Leonard Freed’s seminal civil rights photo essay was first published in 1968. This newly-expanded 2020 edition includes unseen photographs, as well as Freed’s most iconic work and is the definitive collection of his photographs from the time. This extraordinary work is a vital historical record and includes pivotal moments in the civil rights movement, as well as a nuanced journey into the ordinary, joyful, difficult lives of marginalised Black communities living within a deeply divided nation.
Events chronicled include the March on Washington and the Selma to Montgomery marches. The images have been carefully reproduced from the original negatives and using vintage prints created by Freed’s master printer and widow, Brigitte Freed, as reference. The photographs have never been printed in such quality before, the clarity of print serving to bring home the singular power of Freed’s talent as a socially-conscious documentarian.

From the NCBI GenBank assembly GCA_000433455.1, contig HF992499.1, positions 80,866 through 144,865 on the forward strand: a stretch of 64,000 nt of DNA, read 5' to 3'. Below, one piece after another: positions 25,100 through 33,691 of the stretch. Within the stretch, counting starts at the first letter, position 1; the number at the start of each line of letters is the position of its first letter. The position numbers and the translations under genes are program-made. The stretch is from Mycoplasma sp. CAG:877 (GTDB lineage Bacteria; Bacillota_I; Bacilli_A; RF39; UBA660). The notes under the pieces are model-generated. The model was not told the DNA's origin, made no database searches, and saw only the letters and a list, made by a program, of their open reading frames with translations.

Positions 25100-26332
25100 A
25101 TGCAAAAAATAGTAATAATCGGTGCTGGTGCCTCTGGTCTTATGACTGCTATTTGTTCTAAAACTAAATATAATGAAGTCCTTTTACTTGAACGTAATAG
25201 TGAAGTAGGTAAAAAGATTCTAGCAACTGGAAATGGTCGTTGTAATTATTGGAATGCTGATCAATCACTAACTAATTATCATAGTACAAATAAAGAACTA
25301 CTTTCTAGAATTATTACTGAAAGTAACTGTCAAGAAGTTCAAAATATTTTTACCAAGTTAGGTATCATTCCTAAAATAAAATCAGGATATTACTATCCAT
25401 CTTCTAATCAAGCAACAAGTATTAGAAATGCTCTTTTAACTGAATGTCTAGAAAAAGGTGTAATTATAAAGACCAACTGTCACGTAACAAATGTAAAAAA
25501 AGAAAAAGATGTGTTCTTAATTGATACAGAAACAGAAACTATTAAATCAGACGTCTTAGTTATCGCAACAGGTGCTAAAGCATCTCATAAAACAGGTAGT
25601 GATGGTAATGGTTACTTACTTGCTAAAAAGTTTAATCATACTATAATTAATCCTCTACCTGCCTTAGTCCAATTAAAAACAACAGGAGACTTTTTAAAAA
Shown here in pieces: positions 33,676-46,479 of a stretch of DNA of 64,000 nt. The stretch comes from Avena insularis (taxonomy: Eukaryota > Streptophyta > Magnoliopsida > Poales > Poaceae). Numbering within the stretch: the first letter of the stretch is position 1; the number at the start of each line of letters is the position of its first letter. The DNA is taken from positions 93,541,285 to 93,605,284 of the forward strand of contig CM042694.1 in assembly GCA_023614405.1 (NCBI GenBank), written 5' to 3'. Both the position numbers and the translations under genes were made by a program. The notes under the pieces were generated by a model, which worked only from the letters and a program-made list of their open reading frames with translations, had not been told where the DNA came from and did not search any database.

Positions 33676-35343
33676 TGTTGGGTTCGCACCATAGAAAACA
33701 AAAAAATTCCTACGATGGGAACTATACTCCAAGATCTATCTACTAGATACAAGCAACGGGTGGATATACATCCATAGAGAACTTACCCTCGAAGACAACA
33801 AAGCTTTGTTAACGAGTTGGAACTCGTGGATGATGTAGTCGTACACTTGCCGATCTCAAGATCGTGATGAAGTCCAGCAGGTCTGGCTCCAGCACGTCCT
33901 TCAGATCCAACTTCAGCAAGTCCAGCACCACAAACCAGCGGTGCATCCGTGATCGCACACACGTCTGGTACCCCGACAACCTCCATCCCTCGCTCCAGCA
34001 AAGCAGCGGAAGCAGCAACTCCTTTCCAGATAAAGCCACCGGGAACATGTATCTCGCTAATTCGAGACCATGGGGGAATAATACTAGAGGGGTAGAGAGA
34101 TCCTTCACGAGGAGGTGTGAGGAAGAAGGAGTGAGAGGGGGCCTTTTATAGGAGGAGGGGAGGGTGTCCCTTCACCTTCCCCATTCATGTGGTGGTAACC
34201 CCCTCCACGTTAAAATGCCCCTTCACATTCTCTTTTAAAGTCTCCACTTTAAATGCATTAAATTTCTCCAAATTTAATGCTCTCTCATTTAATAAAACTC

192 pages // 150 B&W images // Hardcover // 240mm x 317mm // 2020